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Tickers in this Article: HYG, HYS, JNK
Exchange traded funds offering exposure to high-yield bonds were decked in May and June on fears of Federal Reserve tapering and the subsequent rise in 10-year Treasury yields. It was a vexing scenario that challenged investors' affinity for a previously beloved income-generating asset class.

After all, junk bonds usually have lower durations, making them less sensitive to interest rate risk. The trade-off is credit quality risk. Things got so dicey for junk bond ETFs in May and June that some traders even turned to obscure inverse funds.

Investors pulled $2.2 billion from junk bond ETFs in June. Tidbits like that make for alarming though compelling headlines from those have been hazardously been attempting to call a bottom for high-yields bonds for the better of three years now. However, the naysayers have probably forgotten to mention that investors put $2.6 billion back into those ETFs in July, according to BlackRock.

Related: Nifty Junk Bond ETFs Your Broker Forgot to Mention

Due to improved equity and bond markets and robust economic data, "speculative grade issuers benefited from these macroeconomic tailwinds, enjoying a resurgence of issuance, lower yields, and a brightening outlook as downgrades slowed and the ratings outlook showed a less negative bias," said S&P Capital IQ in a new research note.

Since the start of July, the iShares iBoxx $ High Yield Corporate Bond ETF (NYSE: JNK). Those two ETFs have over $24.6 billion in combined assets under management.

"During July, the average speculative grade yield fell to 6.22%, from 6.59% at the end of June, due to a tightening spread. The speculative grade composite spread contracted to 483 basis points (bps) from 521 bps," said S&P Capital IQ.

Declining junk bond yields mean prices for the bonds are increasing and investors in ETFs such as HYG and JNK are earning capital appreciation in addition to yield. Additionally, tighter yield spreads with U.S. government bonds imply investors are less concerned about issuer credit quality. Still, lower yields have been used by critics of junk bond ETFs as a point of contention against the asset class, alleging that ETFs such as HYG and JNK may not be offering investors adequate compensation for the credit risk they are supposedly incurring.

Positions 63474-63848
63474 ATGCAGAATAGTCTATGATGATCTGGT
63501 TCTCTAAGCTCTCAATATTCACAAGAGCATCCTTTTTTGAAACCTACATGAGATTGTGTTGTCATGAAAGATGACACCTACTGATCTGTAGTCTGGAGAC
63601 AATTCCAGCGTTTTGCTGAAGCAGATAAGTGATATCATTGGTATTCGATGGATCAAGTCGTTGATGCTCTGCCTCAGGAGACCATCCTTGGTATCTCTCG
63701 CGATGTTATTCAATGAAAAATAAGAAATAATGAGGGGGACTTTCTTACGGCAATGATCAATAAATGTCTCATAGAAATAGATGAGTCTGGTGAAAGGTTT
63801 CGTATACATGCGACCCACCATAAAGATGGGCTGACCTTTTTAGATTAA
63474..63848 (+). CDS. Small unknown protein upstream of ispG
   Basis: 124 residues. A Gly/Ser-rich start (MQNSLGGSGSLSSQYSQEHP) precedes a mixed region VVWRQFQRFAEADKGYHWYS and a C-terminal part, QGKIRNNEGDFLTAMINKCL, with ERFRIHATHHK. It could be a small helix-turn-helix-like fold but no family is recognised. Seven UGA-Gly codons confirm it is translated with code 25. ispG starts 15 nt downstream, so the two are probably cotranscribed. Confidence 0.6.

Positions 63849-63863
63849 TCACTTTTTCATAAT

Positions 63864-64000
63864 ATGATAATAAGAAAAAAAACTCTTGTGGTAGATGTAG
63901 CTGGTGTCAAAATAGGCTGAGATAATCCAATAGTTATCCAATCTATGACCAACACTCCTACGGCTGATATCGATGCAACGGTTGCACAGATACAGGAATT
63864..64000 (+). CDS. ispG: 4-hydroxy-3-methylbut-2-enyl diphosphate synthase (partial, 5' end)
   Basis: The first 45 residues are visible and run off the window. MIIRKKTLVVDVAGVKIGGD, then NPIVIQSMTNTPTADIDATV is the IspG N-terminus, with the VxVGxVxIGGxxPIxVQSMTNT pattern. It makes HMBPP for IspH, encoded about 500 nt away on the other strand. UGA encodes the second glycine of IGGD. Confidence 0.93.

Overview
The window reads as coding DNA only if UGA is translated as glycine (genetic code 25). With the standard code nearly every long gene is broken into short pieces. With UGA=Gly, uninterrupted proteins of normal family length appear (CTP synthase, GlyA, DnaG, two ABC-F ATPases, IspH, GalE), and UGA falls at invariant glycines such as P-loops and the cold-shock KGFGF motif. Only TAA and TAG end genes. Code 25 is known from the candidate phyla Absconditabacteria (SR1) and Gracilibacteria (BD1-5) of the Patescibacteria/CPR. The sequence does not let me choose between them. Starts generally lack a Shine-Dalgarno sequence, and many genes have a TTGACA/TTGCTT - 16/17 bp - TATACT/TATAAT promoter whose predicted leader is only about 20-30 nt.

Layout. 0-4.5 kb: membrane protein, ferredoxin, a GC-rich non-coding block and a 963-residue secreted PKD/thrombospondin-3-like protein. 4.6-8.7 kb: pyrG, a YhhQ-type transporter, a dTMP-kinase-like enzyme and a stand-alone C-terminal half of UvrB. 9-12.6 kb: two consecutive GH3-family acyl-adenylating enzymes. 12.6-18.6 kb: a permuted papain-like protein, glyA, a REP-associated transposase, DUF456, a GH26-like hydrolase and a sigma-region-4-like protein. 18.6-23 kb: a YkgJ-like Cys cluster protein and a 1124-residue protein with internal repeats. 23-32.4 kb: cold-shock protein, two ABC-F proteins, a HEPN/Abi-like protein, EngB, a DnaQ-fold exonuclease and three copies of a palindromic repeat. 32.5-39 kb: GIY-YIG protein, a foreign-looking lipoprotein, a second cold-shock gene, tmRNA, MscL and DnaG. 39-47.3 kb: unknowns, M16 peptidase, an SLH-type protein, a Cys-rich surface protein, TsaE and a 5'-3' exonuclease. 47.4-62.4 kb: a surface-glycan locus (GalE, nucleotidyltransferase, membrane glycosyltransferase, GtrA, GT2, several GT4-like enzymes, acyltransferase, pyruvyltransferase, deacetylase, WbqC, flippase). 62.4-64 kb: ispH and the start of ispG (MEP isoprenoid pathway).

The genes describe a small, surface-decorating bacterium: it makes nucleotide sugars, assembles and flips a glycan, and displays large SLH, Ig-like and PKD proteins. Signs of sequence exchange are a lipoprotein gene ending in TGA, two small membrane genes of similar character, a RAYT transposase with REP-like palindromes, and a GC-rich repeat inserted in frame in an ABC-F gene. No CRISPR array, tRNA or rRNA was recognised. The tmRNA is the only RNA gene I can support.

HYG and JNK, both of which S&P Capital IQ rates Marketweight, have 30-day SEC yields of 5.19 and 5.51 percent, respectively. The research firm also has a Marketweight rating on the PIMCO 0-5 Year High Yield Corporate Bond ETF (NYSE: HYS). HYS has an effective duration of just over two years and a 30-day SEC yield of 3.5 percent. The fund has almost $2.9 billion in AUM.

Importantly for investors considering stakes in the aforementioned funds is that the high-yield bond outlook improved last month.

"Meanwhile, the outlook for speculative grade bonds also improved during the month of July. The downgrade to upgrade ratio fell to nearly 1:1.9 in July, from near 2:1 in June. Standard & Poor's Ratings Services downgraded seven U.S. speculative-grade companies and upgraded 13 in July. By comparison, there were 25 downgrades and 13 upgrades in June. By the end of July, the share of companies with positive outlooks and ratings on Standard & Poor's CreditWatch with positive implications inched higher, while the share of those with negative outlook or ratings on CreditWatch with negative implications declined," according to S&P Capital IQ.

New issuance was also decent last month at $16.7 billion, more than double the $8.2 billion seen in June. However, July's level was below the $23 billion monthly average for U.S. high-yield debt this year, according to S&P Capital IQ.

HYG has an effective duration of 4.23 years while JNK''s modified adjusted duration is 4.46 years. However, risks do loom with high-yield bond ETFs in the form of a potentially more rigid lending environment that could be brought on by higher interest and Fed tapering.

For more on ETFs, click here.

(c) 2013 Benzinga.com. Benzinga does not provide investment advice. All rights reserved.

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